A Community Devoted to the Preservation and Practice of Celestial Navigation and Other Methods of Traditional Wayfinding
From: Frank Reed
Date: 2019 Jan 2, 16:14 -0800
You did see that I said the vessel was returning to New England, right? So a latitude of nearly 27° on Tuesday followed by a latitude of nearly 21° on Wednesday is clearly wrong. In fact, if you look more closely, the latitude that you read as 20°57' on Wednesday is 28°57' (eights are tough in historical manuscripts!). Thus the change in position is something like 135 nautical miles in 24 hours implying a speed of about 5.6 knots, which is quite reasonable.
This logbook ends seven days after that lunar-based longitude, on Tuesday, May 20, 1845. It's a "splotchy" entry without much detail, but if you look in the image below, you can see one key phrase: Block Island. They have sighted land. They are home. And yes, the numbers on each date appear to be days at sea -- a simple day count. What else could they be? The voyage ends on day 645, a little more than 21 months away from New England.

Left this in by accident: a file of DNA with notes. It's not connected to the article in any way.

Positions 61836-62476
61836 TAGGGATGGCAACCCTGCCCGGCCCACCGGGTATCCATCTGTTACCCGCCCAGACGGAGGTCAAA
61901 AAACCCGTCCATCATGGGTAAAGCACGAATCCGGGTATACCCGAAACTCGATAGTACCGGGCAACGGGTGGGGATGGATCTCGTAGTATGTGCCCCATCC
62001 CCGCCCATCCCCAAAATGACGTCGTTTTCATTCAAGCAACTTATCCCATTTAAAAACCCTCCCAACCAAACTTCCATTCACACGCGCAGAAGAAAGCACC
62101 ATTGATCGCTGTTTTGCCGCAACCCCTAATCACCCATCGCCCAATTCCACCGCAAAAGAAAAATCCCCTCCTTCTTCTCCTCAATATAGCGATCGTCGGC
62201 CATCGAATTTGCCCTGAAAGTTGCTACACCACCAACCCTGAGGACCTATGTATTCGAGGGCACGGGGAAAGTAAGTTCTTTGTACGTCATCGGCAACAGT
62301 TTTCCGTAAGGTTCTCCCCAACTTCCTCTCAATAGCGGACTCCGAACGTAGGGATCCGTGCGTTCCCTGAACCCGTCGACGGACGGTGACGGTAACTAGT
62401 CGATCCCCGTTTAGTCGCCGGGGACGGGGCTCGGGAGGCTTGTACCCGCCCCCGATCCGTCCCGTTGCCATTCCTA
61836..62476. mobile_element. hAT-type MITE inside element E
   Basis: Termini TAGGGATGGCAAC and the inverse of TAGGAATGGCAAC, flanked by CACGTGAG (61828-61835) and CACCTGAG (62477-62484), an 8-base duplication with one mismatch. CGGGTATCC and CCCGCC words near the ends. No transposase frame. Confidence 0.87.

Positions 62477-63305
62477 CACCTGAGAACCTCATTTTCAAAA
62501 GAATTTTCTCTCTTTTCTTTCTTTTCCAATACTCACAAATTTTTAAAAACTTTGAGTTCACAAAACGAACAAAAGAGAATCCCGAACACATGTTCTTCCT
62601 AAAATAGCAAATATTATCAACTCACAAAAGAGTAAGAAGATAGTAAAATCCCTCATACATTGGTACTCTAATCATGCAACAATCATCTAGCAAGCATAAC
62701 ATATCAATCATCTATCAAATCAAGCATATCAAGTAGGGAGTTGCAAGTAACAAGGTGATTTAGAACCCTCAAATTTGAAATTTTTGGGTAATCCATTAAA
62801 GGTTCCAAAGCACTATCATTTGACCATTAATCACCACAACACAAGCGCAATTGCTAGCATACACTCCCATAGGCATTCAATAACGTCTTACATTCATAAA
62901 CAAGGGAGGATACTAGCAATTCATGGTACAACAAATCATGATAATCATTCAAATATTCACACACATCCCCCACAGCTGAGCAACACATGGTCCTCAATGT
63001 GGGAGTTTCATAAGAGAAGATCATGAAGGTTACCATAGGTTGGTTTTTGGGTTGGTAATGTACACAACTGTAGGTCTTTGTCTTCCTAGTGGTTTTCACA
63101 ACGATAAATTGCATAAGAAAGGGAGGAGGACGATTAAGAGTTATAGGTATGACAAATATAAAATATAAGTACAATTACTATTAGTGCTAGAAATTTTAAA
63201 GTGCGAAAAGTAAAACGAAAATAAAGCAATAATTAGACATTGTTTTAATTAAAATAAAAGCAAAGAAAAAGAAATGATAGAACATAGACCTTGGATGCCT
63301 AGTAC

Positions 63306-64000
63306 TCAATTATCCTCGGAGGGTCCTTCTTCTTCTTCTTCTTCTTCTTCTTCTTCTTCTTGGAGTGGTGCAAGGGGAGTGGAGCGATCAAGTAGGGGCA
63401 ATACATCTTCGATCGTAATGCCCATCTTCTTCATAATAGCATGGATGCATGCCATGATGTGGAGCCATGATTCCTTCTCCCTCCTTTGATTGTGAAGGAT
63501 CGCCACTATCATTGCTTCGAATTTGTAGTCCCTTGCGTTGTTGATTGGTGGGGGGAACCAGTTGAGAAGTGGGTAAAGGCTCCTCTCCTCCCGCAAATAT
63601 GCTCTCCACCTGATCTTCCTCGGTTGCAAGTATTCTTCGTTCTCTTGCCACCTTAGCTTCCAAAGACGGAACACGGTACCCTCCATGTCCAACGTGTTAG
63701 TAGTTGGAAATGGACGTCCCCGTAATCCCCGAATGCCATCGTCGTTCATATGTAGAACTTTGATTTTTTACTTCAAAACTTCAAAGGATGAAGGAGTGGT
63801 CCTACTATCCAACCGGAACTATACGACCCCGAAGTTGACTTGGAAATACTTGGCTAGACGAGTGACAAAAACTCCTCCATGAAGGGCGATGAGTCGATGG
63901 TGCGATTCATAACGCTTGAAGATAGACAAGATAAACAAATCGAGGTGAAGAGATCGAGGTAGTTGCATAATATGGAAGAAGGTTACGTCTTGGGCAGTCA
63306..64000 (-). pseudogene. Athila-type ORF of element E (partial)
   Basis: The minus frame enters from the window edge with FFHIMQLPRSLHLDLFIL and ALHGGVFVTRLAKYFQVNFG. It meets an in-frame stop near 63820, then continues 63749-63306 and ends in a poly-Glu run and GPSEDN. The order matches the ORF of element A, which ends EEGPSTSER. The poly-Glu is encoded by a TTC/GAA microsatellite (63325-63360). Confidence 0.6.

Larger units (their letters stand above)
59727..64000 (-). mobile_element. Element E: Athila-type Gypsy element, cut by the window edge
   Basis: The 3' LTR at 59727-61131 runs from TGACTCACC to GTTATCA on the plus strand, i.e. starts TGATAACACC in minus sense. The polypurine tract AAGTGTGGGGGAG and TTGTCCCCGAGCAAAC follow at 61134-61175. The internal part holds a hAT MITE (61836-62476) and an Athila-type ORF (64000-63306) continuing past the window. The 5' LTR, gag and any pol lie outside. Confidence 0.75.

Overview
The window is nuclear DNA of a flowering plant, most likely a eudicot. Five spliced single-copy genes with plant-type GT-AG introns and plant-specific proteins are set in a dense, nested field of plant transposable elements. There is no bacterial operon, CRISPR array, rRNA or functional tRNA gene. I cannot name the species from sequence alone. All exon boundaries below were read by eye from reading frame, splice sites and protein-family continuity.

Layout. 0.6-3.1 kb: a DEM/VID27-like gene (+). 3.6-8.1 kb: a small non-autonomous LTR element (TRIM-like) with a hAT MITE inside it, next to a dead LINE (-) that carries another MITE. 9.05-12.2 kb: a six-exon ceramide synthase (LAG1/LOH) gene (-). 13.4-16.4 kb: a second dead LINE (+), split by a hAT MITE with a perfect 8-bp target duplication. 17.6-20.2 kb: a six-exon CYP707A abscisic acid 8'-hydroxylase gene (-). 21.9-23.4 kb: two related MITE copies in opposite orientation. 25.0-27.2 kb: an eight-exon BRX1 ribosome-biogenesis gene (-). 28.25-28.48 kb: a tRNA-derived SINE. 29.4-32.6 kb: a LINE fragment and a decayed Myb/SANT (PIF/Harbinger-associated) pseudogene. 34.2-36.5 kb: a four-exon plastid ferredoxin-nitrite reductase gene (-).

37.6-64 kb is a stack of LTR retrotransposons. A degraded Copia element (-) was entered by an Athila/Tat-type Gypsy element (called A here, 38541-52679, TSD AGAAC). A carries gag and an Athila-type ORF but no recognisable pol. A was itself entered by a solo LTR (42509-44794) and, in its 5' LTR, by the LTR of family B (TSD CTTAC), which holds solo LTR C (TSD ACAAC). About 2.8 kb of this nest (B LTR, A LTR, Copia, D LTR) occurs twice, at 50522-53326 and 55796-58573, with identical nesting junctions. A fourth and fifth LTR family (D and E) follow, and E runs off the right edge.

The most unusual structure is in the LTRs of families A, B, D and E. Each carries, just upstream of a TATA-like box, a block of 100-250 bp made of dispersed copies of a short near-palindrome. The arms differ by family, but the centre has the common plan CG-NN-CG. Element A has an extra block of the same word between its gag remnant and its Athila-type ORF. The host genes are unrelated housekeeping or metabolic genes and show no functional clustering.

Lunars were not frequently taken in this period, and yet we see almost exactly the same end-of-voyage pattern aboard the Charles W. Morgan which arrived back in New England on January 1, 1845 at the end of its first whaling voyage. About two weeks out, they also shot lunars (two days in a row). I have speculated that there is a simple purpose here. The vessel's hold is completely filled with barrels of whale oil. That's why they're homeward bound. They've got all they can get. That whale oil is valuable treasure. Risking shipwreck at the very end of the voyage would be foolish, so double-checking the longitude a week or two out demonstrates responsible, prudent navigation.